For the first time, Minnie Mouse is getting to rock a powerful pantsuit. Disney updated the iconic mouse's signature look with a more modern ensemble to coincide with International Women's Day and the 30th anniversary of Disneyland Paris. The blue polka-dotted tuxedo and matching bow were designed by Stella McCartney to make Minnie "a symbol of progress and empowerment for a new generation." This actually isn't the first time Minnie has ditched her dress — she has an extensive wardrobe, of course — but this new look is a little more visible than the maritime pantsuit she donned in 2019 for Disney Cruise Lines. 


Related: How Disney Changed Entertainment Forever

M&M
M&M's

M&M's Characters

The M&M's characters have gotten a makeover, though you may not even notice the subtle differences that promote gender equality. Everyone has received new shoes, including swapping Green's go-go boots for sneakers and lowering Brown's heels to a sensible pump. The goal was to make the characters, especially the female ones, more representative of the consumer, according to the company. Green and Brown have received promotions as well, appearing front and center in more ads and packaging in an effort to promote better gender representation. 


Related: Beloved Candies From Childhood That No Longer Exist

Elvis Costello And The Imposters Perform At Hammersmith Apollo
Jim Dyson/Getty Images

Elvis Costello's 'Oliver's Army'

Elvis Costello will be back to touring this summer, but one song won't be coming with him. He's decided to stop performing "Oliver's Army," a song he wrote in 1979 about the Troubles in Northern Ireland that ended up becoming one of his most notable tracks. The lyrics include a racial slur, and have been censored on the radio since 2013. Costello wrote a new verse for the song about censorship, but ultimately decided to retire the song, and asked radio stations to do the same. He'd think twice about writing the same lyric today, he has said, "but people hear that word, go off like a bell and accuse me of something that I didn't intend."

McDonald's
Ratana21/shutterstock

McDonald's

Amid criticism of its commitment to racial equity, including a lawsuit from more than 50 Black former franchisees alleging discrimination, McDonald's has pledged to increase diversity among its restaurant owners with a five-year, $250 million plan. The lawsuit claims the company steered Black franchisees toward low-income neighborhoods where costs would be higher and offered white franchisees, who often have easier access to the capital it takes to open a McDonald's, better loan terms. McDonald's diversity plan, which focuses on recruitment, training, and alternative financing, is the latest step the company has taken to increase diversity among its ranks, including prioritizing purchasing from minority-owned businesses.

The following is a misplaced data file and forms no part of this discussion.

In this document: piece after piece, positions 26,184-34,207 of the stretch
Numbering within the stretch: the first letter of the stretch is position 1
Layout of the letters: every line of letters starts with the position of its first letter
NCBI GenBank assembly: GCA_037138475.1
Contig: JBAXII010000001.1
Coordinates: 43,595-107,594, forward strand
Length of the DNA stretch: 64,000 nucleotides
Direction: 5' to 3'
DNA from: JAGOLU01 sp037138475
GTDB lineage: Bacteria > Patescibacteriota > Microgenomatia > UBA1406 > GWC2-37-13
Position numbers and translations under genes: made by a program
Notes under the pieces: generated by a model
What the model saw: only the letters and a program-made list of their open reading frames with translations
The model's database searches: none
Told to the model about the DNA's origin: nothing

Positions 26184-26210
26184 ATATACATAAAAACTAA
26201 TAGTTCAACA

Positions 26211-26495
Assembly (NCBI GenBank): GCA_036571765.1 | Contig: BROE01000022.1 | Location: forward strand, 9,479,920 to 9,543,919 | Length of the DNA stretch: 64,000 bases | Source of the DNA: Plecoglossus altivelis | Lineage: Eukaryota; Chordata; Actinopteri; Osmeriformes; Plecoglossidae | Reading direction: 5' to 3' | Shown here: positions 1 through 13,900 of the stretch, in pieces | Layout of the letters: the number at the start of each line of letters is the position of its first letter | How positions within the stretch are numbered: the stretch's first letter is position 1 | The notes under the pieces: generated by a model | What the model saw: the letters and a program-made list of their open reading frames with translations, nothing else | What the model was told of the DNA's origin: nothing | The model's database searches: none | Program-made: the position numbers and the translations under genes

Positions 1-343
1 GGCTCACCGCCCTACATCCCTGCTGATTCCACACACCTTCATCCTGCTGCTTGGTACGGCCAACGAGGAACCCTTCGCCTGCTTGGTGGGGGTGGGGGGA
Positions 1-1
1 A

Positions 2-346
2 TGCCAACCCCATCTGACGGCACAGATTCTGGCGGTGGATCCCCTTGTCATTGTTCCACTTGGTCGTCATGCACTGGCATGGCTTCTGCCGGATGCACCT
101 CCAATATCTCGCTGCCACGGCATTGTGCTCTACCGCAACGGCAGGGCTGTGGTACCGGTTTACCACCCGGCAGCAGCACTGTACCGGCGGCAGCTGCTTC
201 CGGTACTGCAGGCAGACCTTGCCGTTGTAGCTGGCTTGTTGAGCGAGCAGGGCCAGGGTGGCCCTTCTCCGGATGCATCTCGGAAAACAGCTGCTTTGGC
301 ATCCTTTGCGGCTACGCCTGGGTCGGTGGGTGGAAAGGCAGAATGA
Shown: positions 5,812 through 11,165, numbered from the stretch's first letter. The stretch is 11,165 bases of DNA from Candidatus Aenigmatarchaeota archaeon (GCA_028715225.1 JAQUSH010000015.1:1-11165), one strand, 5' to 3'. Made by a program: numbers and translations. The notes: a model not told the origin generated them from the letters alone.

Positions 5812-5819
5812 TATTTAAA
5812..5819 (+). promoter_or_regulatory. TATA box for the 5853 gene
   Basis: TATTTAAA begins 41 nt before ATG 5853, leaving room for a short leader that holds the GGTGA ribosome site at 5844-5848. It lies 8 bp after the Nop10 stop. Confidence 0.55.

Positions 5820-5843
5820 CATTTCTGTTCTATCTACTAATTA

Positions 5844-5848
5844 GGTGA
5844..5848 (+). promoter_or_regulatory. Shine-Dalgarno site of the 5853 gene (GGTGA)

Select Lego Products
Target

Lego Group

Lego is pushing back against gender stereotypes and has pledged to remove gender bias from its toys. The move comes after the Danish company conducted research about jobs, hobbies, and toys, and found that parents were much more likely to encourage girls to play dress up and boys to play sports. Shockingly few — only 24% — would encourage their daughters to play with Legos. While Lego hasn't announced exactly how it's going to becoming more gender inclusive, controversial sets like Lego Friends could be on the chopping block.

The Rolling Stones: 2021 "No Filter" Tour
Kevin Mazur/Getty Images

The Rolling Stones' 'Brown Sugar'

Observant fans may have noticed something surprising during the Rolling Stones' recent "No Filter" tour: The band's massive 1971 hit "Brown Sugar" hasn't been on the set list. The controversial song, which references slavery and the sexual abuse of Black women, was dropped by the Stones, but whether it will stay off limits remains to be seen. Keith Richards, who insisted the song is actually about the horrors of slavery, said he hopes the band can "resurrect the babe in her glory" at some point in the future. 


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Monopoly board game
martince2 / istockphoto

Hasbro's Monopoly

What could possibly be offensive about Monopoly, a board game that's been around for almost 90 years? Hasbro thinks Community Chest card topics "like beauty contests, holiday funds, and life insurance" feel out of step in the 21st century. Making the initial cut in a round of voting for replacements: cards about rescuing puppies, shopping local, and weeding the community garden.

Mr Potato Head
Spencer Platt/Getty

Hasbro's Mr. Potato Head

Excuse us: It's just "Potato Head" now. Hasbro announced in early 2021 that one of its most iconic toy brands would officially drop "Mr." from its name in an effort to broaden its appeal. The gender-neutral makeover also includes a play set that allows kids to create their own potato families, including with two moms or two dads.